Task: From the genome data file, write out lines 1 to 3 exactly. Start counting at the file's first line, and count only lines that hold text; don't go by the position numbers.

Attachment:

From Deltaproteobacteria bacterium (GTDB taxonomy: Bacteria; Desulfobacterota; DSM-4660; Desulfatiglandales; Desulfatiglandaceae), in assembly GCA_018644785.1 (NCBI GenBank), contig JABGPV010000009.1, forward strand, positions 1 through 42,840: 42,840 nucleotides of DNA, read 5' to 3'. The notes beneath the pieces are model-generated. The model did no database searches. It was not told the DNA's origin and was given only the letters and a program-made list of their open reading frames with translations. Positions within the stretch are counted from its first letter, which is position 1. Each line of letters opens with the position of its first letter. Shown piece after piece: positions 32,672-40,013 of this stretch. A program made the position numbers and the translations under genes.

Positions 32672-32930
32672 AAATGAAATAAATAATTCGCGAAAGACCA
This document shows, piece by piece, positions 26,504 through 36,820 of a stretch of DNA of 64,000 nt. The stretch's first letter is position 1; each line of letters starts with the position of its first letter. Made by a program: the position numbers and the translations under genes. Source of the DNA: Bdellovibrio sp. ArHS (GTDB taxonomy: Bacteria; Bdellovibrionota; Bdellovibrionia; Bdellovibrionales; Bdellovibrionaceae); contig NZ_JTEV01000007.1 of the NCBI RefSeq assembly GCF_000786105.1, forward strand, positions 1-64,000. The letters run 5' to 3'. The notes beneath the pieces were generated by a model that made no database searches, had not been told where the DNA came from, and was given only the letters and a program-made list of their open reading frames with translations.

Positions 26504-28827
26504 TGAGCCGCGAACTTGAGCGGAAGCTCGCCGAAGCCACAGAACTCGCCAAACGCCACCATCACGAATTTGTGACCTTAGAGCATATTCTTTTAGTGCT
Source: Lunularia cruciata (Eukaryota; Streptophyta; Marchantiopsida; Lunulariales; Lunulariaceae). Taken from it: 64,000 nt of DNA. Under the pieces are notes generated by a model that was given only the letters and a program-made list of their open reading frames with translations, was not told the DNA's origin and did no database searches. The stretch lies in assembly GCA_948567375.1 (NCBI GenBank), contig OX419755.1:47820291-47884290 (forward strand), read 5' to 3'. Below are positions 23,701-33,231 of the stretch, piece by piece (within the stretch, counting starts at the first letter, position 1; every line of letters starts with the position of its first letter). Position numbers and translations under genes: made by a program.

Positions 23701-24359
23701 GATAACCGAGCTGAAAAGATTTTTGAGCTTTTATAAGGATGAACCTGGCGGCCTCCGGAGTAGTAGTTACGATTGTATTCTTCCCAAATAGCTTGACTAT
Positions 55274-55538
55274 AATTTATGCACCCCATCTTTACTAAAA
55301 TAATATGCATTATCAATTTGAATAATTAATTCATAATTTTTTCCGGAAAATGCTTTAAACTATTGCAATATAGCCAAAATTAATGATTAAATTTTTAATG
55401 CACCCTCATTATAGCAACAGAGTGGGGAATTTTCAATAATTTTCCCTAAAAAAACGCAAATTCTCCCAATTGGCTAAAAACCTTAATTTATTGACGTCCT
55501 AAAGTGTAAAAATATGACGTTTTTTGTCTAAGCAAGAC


From Deltaproteobacteria bacterium (GTDB taxonomy: Bacteria; Desulfobacterota; DSM-4660; Desulfatiglandales; Desulfatiglandaceae), in assembly GCA_018644785.1 (NCBI GenBank), contig JABGPV010000009.1, forward strand, positions 1 through 42,840: 42,840 nucleotides of DNA, read 5' to 3'. The notes beneath the pieces are model-generated. The model did no database searches. It was not told the DNA's origin and was given only the letters and a program-made list of their open reading frames with translations. Positions within the stretch are counted from its first letter, which is position 1. Each line of letters opens with the position of its first letter. Shown piece after piece: positions 32,672-40,013 of this stretch. A program made the position numbers and the translations under genes.

Positions 32672-32930
32672 AAATGAAATAAATAATTCGCGAAAGACCA